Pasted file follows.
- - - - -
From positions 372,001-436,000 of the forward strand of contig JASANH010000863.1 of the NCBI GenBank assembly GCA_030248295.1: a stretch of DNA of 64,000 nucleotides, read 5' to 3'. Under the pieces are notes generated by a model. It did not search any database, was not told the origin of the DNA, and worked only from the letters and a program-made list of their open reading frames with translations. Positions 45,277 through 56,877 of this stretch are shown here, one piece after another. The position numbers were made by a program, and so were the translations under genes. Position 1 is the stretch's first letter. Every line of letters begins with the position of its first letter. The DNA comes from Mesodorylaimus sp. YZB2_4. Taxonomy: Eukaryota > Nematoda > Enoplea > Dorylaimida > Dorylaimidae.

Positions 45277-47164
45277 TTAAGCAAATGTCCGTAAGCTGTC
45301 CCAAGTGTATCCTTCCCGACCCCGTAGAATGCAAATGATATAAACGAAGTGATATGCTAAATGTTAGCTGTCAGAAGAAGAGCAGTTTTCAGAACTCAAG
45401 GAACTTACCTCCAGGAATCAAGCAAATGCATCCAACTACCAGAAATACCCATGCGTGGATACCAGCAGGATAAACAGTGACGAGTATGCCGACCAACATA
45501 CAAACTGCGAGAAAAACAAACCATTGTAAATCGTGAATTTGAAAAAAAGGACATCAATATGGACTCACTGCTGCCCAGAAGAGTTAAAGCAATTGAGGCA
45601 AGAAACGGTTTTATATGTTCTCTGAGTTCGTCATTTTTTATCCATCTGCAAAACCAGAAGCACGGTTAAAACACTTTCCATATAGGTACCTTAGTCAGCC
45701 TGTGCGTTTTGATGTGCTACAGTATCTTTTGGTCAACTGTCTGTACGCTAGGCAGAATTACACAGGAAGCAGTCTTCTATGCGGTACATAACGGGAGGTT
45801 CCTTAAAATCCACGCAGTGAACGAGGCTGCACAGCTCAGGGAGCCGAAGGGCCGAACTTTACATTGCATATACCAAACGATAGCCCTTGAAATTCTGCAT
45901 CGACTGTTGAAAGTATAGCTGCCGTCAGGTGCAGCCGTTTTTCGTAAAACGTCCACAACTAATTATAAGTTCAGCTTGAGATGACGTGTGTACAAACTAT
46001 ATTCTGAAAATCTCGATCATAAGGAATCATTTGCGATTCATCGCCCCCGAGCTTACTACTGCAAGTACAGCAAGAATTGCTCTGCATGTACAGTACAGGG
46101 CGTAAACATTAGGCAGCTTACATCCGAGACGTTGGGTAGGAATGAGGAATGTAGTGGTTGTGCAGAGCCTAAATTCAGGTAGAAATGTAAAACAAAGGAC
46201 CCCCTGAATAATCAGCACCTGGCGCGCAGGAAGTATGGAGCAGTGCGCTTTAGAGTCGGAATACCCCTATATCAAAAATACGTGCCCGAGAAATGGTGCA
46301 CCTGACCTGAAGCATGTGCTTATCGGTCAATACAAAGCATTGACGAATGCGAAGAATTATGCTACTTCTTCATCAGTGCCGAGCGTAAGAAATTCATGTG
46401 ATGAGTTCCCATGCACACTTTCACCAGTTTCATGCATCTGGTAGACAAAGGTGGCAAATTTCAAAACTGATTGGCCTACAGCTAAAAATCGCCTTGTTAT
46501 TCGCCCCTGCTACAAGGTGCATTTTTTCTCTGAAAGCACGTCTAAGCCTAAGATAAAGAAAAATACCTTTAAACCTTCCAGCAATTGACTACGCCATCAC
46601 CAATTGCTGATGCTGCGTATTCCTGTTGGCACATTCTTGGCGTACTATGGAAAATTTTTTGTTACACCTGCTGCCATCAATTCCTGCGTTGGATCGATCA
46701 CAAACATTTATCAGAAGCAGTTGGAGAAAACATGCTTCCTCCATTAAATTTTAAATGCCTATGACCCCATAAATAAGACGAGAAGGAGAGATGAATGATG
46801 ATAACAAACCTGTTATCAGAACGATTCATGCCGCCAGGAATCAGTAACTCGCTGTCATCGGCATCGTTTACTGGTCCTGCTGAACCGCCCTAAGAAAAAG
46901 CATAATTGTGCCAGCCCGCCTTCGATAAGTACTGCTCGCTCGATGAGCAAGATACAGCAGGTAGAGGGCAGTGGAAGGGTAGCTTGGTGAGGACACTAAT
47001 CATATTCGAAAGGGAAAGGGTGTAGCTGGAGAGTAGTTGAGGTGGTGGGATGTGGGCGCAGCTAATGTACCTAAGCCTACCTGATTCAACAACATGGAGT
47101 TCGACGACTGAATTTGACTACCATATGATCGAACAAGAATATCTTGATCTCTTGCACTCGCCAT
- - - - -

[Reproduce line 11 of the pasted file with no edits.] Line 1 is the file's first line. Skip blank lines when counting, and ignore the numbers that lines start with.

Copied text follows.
46001 ATTCTGAAAATCTCGATCATAAGGAATCATTTGCGATTCATCGCCCCCGAGCTTACTACTGCAAGTACAGCAAGAATTGCTCTGCATGTACAGTACAGGG